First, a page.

Netanyahu: Israelis to begin vaccinating on December 27

Prime Minister Benjamin Netanyahu welcomes the first shipment of Pfizer's coronavirus vaccine to Ben-Gurion Airport, Israel, December 9, 2020 (photo credit: MARC ISRAEL SELLEM/THE JERUSALEM POST)
Prime Minister Benjamin Netanyahu welcomes the first shipment of Pfizer's coronavirus vaccine to Ben-Gurion Airport, Israel, December 9, 2020
(photo credit: MARC ISRAEL SELLEM/THE JERUSALEM POST)
In a historic moment, the first batch of Pfizer coronavirus vaccines arrived in Israel on Wednesday morning – and Prime Minister Benjamin Netanyahu, who spoke at a short ceremony at the airport, said he would volunteer to be the first to be vaccinated.
A DHL flight from Brussels that carried over 100,000 doses of the recently created vaccine landed at Tel Aviv's Ben-Gurion Airport just after 9 a.m.
“What is important to me is that Israelis get vaccinated. I believe in vaccines... I intend to be the first in Israel to be vaccinated,” Netanyahu said.
Health Minister Yuli Edelstein took the opportunity to thank medical teams who have been working to fight the spread of the virus, saying that they would soon receive the vaccine and would supervise their distribution.  

“With God’s help, we will see an end to the virus crisis; we see light at the end of the tunnel,” he said, while urging the public to keep following regulations even as the vaccine becomes available.
Recently, the virus infection numbers have been increasing. The Health Ministry reported 1,719 new coronavirus infections on Tuesday out of 69,778 tests which were administered - a 2.5% positivity rate. This brings the total number of active patients in the country to 14,905. Some 310 patients are in serious condition, 113 of whom are intubated. So far, 2,932 people have died of COVID-19 in Israel.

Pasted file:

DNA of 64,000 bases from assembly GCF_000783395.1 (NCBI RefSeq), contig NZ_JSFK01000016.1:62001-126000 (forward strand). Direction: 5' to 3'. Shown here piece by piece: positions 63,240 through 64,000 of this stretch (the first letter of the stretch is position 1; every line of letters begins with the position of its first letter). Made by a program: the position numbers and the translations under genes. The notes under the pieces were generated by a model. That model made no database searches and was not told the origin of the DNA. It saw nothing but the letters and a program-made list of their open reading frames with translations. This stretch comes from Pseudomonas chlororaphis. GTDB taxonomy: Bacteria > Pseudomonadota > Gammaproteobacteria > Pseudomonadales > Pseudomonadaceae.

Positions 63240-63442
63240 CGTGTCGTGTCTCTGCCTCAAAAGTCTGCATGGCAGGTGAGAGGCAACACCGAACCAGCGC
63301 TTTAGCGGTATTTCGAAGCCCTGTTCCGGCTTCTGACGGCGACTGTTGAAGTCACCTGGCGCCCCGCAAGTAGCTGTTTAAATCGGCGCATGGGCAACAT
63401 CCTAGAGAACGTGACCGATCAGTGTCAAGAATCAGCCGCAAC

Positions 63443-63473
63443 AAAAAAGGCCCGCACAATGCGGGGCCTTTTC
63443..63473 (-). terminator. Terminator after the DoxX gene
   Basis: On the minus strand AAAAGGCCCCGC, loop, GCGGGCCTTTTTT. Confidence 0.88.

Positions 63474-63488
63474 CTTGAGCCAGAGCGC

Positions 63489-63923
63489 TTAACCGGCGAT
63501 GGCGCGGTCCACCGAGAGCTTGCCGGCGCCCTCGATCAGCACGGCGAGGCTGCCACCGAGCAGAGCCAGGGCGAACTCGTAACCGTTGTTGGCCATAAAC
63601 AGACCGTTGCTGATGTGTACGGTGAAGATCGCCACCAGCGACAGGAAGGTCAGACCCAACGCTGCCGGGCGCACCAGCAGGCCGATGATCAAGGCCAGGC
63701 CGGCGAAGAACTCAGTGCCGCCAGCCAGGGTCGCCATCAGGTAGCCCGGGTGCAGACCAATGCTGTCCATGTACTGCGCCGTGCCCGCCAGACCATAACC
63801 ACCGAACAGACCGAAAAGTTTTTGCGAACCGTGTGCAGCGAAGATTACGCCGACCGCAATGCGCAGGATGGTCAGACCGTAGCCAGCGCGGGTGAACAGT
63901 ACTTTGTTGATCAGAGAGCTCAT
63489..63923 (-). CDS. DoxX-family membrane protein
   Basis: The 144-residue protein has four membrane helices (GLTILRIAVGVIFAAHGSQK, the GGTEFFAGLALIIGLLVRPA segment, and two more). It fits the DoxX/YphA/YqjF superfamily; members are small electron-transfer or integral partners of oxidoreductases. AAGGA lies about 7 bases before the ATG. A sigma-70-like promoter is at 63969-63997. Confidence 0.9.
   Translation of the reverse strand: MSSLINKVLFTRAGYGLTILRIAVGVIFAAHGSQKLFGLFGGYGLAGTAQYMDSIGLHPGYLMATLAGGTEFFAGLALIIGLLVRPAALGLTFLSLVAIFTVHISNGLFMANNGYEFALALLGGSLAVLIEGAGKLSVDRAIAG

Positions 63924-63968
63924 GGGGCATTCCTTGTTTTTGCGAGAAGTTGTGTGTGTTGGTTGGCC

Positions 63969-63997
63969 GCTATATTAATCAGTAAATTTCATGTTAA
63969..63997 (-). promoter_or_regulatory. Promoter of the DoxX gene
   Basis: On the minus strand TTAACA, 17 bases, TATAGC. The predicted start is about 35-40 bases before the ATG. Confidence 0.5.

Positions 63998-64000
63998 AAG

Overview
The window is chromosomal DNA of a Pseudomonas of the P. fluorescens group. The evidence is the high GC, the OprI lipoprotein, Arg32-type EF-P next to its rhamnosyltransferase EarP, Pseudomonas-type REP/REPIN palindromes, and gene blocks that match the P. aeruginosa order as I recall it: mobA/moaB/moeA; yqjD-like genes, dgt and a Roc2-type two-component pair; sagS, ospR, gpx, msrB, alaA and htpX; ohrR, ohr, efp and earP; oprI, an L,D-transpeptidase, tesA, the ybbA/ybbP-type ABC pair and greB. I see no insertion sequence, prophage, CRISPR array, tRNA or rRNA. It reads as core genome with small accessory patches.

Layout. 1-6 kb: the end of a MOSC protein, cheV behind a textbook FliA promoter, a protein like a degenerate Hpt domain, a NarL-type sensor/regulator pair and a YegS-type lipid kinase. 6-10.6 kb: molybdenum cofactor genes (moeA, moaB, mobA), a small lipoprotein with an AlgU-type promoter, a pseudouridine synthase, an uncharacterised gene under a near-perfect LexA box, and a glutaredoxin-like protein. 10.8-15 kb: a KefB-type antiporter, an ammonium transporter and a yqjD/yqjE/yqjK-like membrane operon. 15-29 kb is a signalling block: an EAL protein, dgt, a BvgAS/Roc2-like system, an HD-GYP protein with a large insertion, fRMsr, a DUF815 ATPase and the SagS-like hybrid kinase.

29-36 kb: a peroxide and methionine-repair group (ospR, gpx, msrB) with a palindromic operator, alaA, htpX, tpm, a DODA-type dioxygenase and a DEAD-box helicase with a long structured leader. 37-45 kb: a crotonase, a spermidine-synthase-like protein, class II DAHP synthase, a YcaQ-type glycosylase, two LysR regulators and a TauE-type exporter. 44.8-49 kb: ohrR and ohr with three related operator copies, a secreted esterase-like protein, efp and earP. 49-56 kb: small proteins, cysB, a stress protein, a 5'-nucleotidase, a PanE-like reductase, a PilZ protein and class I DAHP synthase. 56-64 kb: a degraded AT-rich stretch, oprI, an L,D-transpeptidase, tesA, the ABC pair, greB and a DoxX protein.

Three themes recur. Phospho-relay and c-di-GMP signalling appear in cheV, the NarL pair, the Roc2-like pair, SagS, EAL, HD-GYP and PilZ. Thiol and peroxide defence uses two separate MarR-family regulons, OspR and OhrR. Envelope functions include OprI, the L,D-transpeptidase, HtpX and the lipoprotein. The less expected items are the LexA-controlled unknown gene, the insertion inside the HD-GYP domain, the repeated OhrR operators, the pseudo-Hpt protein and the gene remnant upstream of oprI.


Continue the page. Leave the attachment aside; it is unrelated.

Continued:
Netanyahu said it should not be taken for granted that a country as small as Israel would receive such a large quantity of the vaccine.
The vaccine doses were transferred to a storage facility managed by Teva, the Israeli pharmaceutical company, which will be responsible for keeping the vaccines cold enough until they can be administered. They must be stored between minus 60-80 degrees centigrade and must be used within a few minutes of the time they are taken out of the freezer in order to be effective.
Another cargo plane carrying about half a million doses of the vaccine is scheduled to arrive in Israel in the next few days, and a million more will arrive next week.  
Health Ministry director-general Chezy Levy informed the country’s health funds on Tuesday that they should prepare for the vaccinations to begin on December 20, The Jerusalem Post has confirmed.
A senior health fund official said that the hospitals and funds will start vaccinating in small numbers at first, but are expected to begin larger-scale community vaccination right after Christmas, when a large shipment of Pfizer vaccines is supposed to arrive in Israel.
The medical staff at Tel Aviv Sourasky Medical Center have signed up to be the first to be inoculated.
On Tuesday, Sourasky director-general Prof. Ronni Gamzu confirmed to the Post that the hospital could begin inoculating even before the vaccine receives US Food and Drug Administration (FDA) approval. He said he could administer the vaccine because he received permission from the director-general of MASHAV, Israel’s Agency for International Development Cooperation.
However, Levy told the Post that beginning vaccination in any place ahead of FDA approval was forbidden adding that the country has still not finalized the list of who would be prioritized to get it first.
“We hope that in the coming days, there will be FDA approval,” Levy said.
The FDA advisory panel is set to review the Pfizer vaccine on December 10.
“The vaccine is safe for every person on an individual level and for us as a company at the national level,” Gamzu wrote on Twitter. “I am proud to receive this treatment first as part of the global technological advancement. I am convinced that leading by personal example will help gain public trust so all citizens take the vaccine for their health.”
Gamzu was the target of sharp criticism from the Israel Medical Association, whose head, Zion Hagay, said in a statement that the move was “irresponsible” and will have the opposite of its intended effect – that it will “erode public trust.”

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